Invasive or systemic candidiasis is the most dangerous type of C. albicans infection. In invasive candidiasis, the fungus gains access to the blood stream and/or various internal organs.xvi Because Candida species are common commensal organisms, they are the fourth most frequent cause of systemic infections that are acquired in hospitals. These infections can be very hard to treat; the mortality rate for invasive C. albicans infections is about 50%.xvii
Most of the time, invasive candidiasis follows the pattern of opportunistic infections. Those at risk for the disease include people with risk factors for other C. albicans infections as well as: patients with a central venous catheter, patients in an intensive care unit, and patients who have had surgery, especially gastrointestinal surgery.xviii In these cases, C. albicans has more opportunities to latch onto a piece of medical equipment and be transported to an internal organ.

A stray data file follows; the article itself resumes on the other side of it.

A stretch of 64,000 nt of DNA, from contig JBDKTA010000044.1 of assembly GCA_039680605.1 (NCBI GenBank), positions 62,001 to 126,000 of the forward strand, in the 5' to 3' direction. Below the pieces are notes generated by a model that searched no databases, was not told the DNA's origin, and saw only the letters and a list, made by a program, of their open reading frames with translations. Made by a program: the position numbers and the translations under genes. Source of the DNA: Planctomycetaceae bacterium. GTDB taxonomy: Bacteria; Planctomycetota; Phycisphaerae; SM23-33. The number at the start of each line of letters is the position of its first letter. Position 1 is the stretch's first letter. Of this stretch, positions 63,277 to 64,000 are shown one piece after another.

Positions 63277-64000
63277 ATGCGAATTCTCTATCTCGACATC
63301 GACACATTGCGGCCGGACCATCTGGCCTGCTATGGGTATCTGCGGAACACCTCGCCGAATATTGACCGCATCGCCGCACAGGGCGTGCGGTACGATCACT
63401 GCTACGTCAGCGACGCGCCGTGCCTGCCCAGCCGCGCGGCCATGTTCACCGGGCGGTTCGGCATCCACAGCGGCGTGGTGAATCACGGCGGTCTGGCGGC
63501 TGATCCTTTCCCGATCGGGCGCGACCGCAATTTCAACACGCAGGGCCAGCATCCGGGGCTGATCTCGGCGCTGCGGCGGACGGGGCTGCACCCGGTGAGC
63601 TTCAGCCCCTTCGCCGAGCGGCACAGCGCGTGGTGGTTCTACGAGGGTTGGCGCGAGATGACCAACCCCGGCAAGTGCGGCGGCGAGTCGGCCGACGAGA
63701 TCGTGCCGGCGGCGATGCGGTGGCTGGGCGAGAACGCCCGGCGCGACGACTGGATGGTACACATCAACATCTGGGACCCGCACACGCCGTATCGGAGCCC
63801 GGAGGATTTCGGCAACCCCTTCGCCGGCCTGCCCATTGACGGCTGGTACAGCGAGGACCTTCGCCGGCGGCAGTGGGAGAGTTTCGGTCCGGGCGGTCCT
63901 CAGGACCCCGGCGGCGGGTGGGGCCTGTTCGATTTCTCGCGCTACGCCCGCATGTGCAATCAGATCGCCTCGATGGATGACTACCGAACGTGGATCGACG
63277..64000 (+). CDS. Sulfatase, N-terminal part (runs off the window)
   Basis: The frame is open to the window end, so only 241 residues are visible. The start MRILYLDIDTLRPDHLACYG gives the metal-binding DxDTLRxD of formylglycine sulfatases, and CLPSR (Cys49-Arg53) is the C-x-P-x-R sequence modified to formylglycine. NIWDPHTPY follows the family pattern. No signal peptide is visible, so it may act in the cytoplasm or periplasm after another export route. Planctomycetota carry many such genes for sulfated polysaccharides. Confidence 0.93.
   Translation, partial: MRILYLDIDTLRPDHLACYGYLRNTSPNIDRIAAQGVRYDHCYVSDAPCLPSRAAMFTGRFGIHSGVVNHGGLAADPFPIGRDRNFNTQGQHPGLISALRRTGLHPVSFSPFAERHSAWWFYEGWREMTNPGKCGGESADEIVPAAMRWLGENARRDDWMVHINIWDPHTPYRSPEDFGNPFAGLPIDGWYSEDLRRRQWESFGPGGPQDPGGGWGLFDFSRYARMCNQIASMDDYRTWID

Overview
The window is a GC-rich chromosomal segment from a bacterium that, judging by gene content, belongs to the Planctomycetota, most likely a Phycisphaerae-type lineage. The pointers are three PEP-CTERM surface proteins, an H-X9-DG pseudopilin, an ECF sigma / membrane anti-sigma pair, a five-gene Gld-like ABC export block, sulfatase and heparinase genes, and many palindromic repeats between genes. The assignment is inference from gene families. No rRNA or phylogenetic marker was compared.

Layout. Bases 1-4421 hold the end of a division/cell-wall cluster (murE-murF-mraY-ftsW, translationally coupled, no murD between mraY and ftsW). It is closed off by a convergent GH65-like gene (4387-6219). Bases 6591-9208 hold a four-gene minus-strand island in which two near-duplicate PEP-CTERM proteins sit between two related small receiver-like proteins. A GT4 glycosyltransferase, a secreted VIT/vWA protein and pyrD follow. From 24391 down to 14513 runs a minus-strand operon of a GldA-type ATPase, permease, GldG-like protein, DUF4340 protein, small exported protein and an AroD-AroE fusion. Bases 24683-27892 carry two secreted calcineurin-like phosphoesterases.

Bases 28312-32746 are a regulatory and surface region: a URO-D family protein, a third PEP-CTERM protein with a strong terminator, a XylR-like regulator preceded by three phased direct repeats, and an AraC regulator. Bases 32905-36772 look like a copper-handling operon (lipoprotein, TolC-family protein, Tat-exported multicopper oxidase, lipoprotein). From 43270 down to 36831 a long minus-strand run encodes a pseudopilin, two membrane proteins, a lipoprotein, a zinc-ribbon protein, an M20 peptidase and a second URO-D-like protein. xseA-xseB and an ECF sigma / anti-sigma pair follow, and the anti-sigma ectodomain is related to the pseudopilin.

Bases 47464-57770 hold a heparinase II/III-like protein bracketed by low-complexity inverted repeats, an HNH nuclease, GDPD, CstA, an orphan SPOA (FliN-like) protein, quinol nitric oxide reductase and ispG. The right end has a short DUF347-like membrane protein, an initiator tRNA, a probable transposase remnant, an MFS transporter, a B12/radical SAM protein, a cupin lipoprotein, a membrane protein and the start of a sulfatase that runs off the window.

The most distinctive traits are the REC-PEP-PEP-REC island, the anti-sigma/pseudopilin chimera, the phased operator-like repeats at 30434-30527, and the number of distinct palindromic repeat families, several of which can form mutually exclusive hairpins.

Invasive candidiasis can also develop from a more normal C. albicans infection. This is most likely to happen in immunocompromised individuals. To become systemic on its own, C. albicans must penetrate the mucus membrane and invade deeper tissues. If hyphae of C. albicans can access a blood vessel, they can produce yeast cells and release them into the blood stream. The yeast cells will then be carried to other organs where they can invade more tissues.xix